Cork Folklore Project announcement of new Project Manager
The Cork Folklore Project and the Department of Folklore and Ethnology, UCC are pleased to announce the appointment of a new CFP Project Manager in January 2016.
The Cork Folklore Project is a community research and oral history archive that has been documenting the life and lore of Cork City since 1996. We are delighted to welcome Dr. Tomás Mac Conmara, oral historian and folklore collector from Tuamgraney in East Clare, to the team. Tomás led the foundation and development of the award winning Cuimhneamh an Chláir (Memories of Clare), a countywide oral heritage group which has documented the memories and life stories of Clare's oldest citizens. He is also a former county heritage officer and has led several heritage groups and initiatives over the last ten years including Ireland’s first countywide surveys of antique farm machinery and traditional boats. In 2015 he was awarded a PhD at the University of Limerick for his exploration of the social memory and oral history of the Irish War of Independence and has just completed a publication entitled ‘The Time of the Tans’, The Irish War of Independence, oral history, memory and tradition.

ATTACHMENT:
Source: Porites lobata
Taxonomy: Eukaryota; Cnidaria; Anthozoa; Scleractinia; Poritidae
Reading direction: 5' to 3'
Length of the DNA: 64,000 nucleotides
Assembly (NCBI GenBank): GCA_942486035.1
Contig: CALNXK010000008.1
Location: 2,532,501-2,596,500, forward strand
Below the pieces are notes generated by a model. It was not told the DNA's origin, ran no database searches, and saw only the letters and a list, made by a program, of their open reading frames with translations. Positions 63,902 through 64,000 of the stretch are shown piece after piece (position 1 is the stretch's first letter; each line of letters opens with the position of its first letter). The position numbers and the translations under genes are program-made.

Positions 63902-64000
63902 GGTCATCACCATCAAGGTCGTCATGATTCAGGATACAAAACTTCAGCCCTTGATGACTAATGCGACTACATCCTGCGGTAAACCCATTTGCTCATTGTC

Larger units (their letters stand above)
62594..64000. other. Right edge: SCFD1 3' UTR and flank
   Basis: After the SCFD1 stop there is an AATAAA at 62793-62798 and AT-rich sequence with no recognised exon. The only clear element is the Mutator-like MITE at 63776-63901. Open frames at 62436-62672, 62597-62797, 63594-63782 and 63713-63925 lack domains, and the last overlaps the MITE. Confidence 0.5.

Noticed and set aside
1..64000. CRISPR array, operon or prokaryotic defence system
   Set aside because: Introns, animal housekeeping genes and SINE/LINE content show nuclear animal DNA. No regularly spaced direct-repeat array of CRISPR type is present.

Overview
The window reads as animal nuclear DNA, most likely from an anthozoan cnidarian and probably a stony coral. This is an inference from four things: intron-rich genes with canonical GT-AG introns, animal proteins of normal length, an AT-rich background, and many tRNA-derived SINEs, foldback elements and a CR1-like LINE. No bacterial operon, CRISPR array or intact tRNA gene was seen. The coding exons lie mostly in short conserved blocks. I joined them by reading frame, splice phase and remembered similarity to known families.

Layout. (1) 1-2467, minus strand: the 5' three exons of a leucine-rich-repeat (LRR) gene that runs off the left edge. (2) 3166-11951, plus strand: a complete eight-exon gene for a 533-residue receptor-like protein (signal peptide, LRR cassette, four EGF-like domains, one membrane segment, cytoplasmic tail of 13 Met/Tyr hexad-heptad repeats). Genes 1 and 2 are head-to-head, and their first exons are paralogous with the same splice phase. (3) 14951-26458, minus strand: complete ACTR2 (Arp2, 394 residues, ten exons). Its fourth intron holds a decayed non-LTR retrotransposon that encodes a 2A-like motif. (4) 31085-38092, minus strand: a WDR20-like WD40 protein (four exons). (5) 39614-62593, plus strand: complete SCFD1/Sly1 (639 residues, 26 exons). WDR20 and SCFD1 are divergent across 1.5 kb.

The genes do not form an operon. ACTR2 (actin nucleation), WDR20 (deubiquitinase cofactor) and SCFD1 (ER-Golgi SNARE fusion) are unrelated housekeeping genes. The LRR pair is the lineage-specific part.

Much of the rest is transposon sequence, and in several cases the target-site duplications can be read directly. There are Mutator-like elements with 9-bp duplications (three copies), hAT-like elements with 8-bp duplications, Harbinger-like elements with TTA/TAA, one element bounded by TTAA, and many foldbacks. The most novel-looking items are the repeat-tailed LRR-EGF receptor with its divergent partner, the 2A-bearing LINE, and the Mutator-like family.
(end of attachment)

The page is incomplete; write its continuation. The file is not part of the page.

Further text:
Over the last twenty years the CFP has built up a significant archive of interviews on many aspects of life in Cork, past and present, has supported and advised a wide rang of researchers and heritage groups, and has produced books, radio programmes, films and digital storymaps as well as our yearly journal, The Archive. Our latest project, the film, 'If the Stones Could Speak', will be available to stream on the Cork City Council website corkpastandpresent.ie from 09 February 2016. We are currently in the last stages of an archival consolidation project, and look forward to sharing our online catalogue and, in a critical development for the field of oral heritage, making our process framework available to other heritage groups.
We are sorry to say goodbye to our Project Manager of the last 15 years, Mary O'Driscoll, whose wisdom, humour, good judgement and sense of fun made the project such a good place to work for that period.
Mary O'Driscoll at her retirement party with Stephen Dee, a past student of Folklore who has worked with the Project for the last three years.